Contemporary information systems comprise three main dimensions required to empower businesses with the appropriate solutions. The first dimension is organisations, which basically assumes that any information system should be designed to meet organisational structure, needs, and business objectives. The organisational structure suggests that there is a clear division of responsibilities among hierarchical levels, such as senior and middle management, knowledge, and data workers, as well as production or service workers. Each level of organisational hierarchy also relates to a particular business function, meaning that all employees are assigned to specialised tasks. Business functions operate based on formal rules and procedures known as business processes that require automation and configuration to ensure business continuity. Considerably, information systems are required to support the execution of business processes at all hierarchical levels depending on the business function requirements, which assumes a significant difference in requirement specifications.
The second dimension of information systems is management, a group of senior employees assigned for organisational decision making, strategic planning, and formulating action plans. Managers are also responsible for allocating resources to critical organisational tasks by responding to challenges of the external business environment and acting as responsible organisational leaders in times of uncertainty. Furthermore, management teams are tasked to create innovative products and solutions to retain market competitiveness. It means that they require having uninterrupted access to information retrieved both from internal systems designed for a business function and from the external environment, which is highly competitive. Hence, information systems should be designed in a way that provides management teams with timely and flawless data retrieval from both internal and external sources.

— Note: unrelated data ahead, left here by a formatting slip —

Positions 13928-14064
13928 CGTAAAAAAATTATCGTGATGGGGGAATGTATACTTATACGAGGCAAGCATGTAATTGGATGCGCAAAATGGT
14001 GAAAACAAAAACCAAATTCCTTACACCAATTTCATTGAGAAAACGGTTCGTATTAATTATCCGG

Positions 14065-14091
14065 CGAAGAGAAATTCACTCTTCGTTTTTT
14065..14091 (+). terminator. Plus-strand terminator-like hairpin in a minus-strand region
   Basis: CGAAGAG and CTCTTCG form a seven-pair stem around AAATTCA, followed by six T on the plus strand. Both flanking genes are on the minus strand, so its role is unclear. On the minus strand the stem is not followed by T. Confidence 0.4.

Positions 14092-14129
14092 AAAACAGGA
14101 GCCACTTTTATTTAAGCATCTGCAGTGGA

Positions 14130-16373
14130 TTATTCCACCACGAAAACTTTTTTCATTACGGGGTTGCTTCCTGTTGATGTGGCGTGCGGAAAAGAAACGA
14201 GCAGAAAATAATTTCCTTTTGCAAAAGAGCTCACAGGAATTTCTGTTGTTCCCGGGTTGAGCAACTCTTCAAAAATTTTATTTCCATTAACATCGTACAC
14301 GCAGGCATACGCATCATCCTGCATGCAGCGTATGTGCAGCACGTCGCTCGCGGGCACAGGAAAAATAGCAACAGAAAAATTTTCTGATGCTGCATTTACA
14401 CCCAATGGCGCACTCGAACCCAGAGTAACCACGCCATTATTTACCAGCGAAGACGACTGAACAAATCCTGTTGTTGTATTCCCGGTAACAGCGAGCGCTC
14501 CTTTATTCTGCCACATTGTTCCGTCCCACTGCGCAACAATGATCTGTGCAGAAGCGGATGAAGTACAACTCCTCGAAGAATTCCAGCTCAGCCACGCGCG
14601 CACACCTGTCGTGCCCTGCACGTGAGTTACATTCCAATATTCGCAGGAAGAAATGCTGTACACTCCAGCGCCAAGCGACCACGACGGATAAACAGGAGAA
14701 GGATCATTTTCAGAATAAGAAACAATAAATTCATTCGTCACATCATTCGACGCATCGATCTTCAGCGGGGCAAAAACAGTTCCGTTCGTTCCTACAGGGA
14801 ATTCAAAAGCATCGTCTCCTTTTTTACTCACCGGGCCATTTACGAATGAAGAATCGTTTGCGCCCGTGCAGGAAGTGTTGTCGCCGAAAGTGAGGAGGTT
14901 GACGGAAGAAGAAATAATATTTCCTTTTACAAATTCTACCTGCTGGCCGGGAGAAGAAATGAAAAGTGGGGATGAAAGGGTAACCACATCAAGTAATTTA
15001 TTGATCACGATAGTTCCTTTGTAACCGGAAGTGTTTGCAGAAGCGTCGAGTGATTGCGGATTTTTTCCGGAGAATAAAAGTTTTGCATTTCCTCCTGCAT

The third dimension of information systems is information technology, which comprises several modules and tools essential for effective business performance. For instance, computer hardware includes devices used for human-computer interaction, such as common computers or mobile devices, as well as telecommunication devices used to link physical equipment together. Networking technologies are a subset of information technology used to create and secure organisational networks from physical attacks, as well as to establish various types of connections within or across the network boundaries. Apart from the common feature of securing Internet access, the networking subset is used for establishing internal corporate networks known as an intranet and their extensions to external partners called an extranet. All subsets of information technologies and people involved form organisational IT infrastructure, a technology platform that unifies all organisational applications and technology solutions.
Transaction processing systems (TPS) are an example of management systems that support operational managers within the organisational hierarchy. TPS is designed to support operational-level activities such as materials flow, human resource management activities, and financial activities such as payroll processing or sales or receipts processing. Considering that operational level activities are routine but highly structured, the role of TPS is to ensure that each business process follows predefined rules and procedures. For management, it helps to receive accurate and timely reporting, while for an organisation, it helps to automate manual work to avoid human mistakes.